Alert hypnosis can be a valuable part of the treatment protocol for the resolution of post-traumatic stress disorder (PTSD). Research indicates that combat veterans with PTSD are more hypnotically susceptible than the general population. For that reason, it is hypothesized that they should be better able to use hypnosis in treatment. As opposed to the traditional modality, eyes-open alert hypnosis allows the patient to take advantage of hypnotic phenomena while participating responsibly in work, social life, and recreation.
Hypnotic suggestibility-loosely termed hypnotizability-is difficult to assess across cultures. Investigators often use translated research instruments to guide their inquiry in disparate geographic locations. Present-day hypnosis researchers rely heavily on two primary scales that are more than half a century old: the Stanford Hypnotic Susceptibility Scale: Form C (SHSS:C) (Weitzenhoffer & Hilgard, 1959) and the Harvard Group Scale of Hypnotic Susceptibility: Form A (HGSHS:A) (Shor & Orne, 1962). Scholars typically translate these scales to measure hypnotizability transculturally.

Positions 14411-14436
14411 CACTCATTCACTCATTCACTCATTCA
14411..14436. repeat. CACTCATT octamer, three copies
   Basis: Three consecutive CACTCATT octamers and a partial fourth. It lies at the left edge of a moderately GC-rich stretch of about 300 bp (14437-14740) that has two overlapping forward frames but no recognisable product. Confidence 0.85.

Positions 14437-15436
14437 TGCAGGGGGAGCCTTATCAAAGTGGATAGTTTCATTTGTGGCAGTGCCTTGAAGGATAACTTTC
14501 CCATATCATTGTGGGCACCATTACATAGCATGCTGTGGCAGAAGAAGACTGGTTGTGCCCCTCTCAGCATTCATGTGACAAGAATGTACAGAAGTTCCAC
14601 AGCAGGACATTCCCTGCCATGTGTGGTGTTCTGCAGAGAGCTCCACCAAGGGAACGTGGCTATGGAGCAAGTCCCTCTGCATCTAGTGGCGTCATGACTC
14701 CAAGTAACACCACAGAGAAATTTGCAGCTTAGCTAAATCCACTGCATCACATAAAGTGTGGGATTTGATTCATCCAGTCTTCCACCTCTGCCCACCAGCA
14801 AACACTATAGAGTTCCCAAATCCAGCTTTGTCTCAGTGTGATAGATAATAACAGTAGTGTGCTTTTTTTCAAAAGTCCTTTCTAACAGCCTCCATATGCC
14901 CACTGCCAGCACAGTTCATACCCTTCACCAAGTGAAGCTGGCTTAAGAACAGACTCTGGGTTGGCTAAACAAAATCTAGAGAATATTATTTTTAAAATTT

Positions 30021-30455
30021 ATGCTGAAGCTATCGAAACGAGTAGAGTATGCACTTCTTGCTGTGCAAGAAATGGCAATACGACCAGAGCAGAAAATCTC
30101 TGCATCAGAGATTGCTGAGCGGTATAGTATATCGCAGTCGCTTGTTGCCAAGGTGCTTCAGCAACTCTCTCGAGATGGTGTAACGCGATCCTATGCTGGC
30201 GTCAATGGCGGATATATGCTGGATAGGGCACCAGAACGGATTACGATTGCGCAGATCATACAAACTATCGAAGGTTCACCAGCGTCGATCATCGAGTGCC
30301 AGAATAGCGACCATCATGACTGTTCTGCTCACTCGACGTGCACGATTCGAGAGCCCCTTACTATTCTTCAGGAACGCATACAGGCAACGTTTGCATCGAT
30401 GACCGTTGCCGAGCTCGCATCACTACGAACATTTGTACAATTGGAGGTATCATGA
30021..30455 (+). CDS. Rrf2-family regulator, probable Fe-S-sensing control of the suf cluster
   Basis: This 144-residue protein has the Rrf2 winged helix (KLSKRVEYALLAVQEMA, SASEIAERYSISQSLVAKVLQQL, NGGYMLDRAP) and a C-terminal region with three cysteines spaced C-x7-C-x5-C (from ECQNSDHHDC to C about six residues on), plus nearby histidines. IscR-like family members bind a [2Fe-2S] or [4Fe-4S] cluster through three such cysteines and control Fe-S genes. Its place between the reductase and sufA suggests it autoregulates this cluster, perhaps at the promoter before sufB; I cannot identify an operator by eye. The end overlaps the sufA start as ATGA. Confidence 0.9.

Wheezing in children often is the result of asthma, but vocal cord dysfunction (VCD) may cause stridor or sounds that sometimes are misattributed to the wheezing of asthma. The frequent comorbidity of asthma and VCD also adds to the difficulty in making a clear diagnosis. The challenges of evaluating and treating wheezing are complicated further in children with developmental disorders, such as autism, because of the difficulties of obtaining an adequate history and assessing the clinical response to treatment.
The effects of dry flotation restricted environmental stimulation (REST) on hypnotizability and pain control were tested in lighted and unlighted conditions. Participants (N = 30, ages 18-30) were exposed to hypnosis maximizing (plateauing) experiences prior to the experiment. Participants were exposed to 6 hours of lighted REST (N = 10), 6 hours of unlighted REST (N = 10), or 6 hours of normal stimulation (N = 10).
Ptyalism gravidarum, or sialorrhea, is the excessive secretion of saliva during pregnancy. Treatment of ptyalism gravidarum is often challenging due to its unknown etiologies. This article discusses a case of ptyalism gravidarum with concomitant hyperemesis in which the condition was successfully treated with hypnosis. A 28-year-old woman presented with ptyalism 2 months into her pregnancy and hyperemesis 3 months into pregnancy with associated vomiting that occurred following every meal.